• #19
Ivan Seeking
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lol, really?
This information was ultimately released by the Defense Department - bragging rights at work I think. I made a real point of remembering that one!

fwiw, several networks out there could be compromised by chinese knockoffs of cisco routers.
No doubt. There are some great gotcha stories from the cold-war era. I remember one where, IIRC, the Russians had a photocopier rigged to record every copy made at a defense or intell department. They had managed to plant a KGB agent as a photocopier repair tech. I once started a thread about this sort of thing.
https://www.physicsforums.com/showthread.php?t=56663
 
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  • #20
Ivan Seeking
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One of my favorites was the microphone dropped down the vent pipe for a toilet. It turns out that even relatively low amplitude sounds in the building, like voices in an adjacent room, transmits very well by entering the bowl, passing through the water, and finally exiting up the vent.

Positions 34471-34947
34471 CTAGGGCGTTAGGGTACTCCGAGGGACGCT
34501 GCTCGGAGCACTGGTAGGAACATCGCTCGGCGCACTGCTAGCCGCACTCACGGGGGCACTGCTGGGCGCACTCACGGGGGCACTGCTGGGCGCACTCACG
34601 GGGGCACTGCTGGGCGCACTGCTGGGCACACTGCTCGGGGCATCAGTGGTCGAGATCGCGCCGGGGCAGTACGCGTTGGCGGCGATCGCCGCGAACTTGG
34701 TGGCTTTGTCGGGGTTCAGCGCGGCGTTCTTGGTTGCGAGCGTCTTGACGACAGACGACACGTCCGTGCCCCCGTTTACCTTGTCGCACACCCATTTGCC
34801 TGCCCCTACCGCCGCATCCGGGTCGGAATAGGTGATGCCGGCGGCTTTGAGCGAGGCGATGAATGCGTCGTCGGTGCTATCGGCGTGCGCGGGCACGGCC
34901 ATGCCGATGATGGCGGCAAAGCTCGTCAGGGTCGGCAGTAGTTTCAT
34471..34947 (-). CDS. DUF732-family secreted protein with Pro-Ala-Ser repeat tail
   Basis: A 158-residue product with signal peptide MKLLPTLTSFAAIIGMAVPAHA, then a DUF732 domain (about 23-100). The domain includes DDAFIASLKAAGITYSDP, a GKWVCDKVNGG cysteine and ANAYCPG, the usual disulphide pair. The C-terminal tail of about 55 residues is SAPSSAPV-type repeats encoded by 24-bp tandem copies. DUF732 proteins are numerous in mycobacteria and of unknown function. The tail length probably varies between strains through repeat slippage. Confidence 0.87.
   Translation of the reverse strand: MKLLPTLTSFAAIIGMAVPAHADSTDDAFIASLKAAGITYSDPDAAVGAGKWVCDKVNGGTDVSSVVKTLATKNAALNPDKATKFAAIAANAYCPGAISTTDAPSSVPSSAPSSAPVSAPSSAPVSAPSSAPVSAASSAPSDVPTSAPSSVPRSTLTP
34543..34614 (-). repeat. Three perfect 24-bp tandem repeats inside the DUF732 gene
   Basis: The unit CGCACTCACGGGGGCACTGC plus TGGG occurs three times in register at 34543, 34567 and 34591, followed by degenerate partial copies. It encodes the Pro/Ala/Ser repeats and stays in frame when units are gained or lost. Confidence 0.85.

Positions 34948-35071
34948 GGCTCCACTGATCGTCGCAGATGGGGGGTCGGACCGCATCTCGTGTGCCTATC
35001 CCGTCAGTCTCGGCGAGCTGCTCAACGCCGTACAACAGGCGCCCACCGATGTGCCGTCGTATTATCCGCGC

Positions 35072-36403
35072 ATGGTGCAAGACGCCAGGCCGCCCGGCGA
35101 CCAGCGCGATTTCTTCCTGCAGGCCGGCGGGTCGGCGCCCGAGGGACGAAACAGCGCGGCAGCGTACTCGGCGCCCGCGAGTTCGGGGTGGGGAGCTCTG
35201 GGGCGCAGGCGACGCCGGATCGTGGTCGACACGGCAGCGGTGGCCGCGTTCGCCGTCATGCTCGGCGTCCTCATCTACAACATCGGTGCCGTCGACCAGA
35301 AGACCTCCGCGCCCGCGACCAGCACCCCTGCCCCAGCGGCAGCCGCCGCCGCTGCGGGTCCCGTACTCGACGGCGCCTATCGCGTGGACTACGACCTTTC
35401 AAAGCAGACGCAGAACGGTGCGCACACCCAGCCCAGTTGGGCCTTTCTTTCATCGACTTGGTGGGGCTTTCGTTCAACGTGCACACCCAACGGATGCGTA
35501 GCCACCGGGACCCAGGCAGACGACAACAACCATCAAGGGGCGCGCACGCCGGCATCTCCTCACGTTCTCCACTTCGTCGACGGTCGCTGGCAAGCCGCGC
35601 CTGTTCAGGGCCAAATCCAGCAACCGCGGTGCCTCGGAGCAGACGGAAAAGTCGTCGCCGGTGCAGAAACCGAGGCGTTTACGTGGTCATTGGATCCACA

Just another reason to close the lid, guys - spies! :biggrin:
 
  • #21
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One of my favorites was the microphone dropped down the vent pipe for a toilet. It turns out that even relatively low amplitude sounds in the building, like voices in an adjacent room, transmits very well by entering the bowl, passing through the water, and finally exiting up the vent.

Just another reason to close the lid, guys - spies! :biggrin: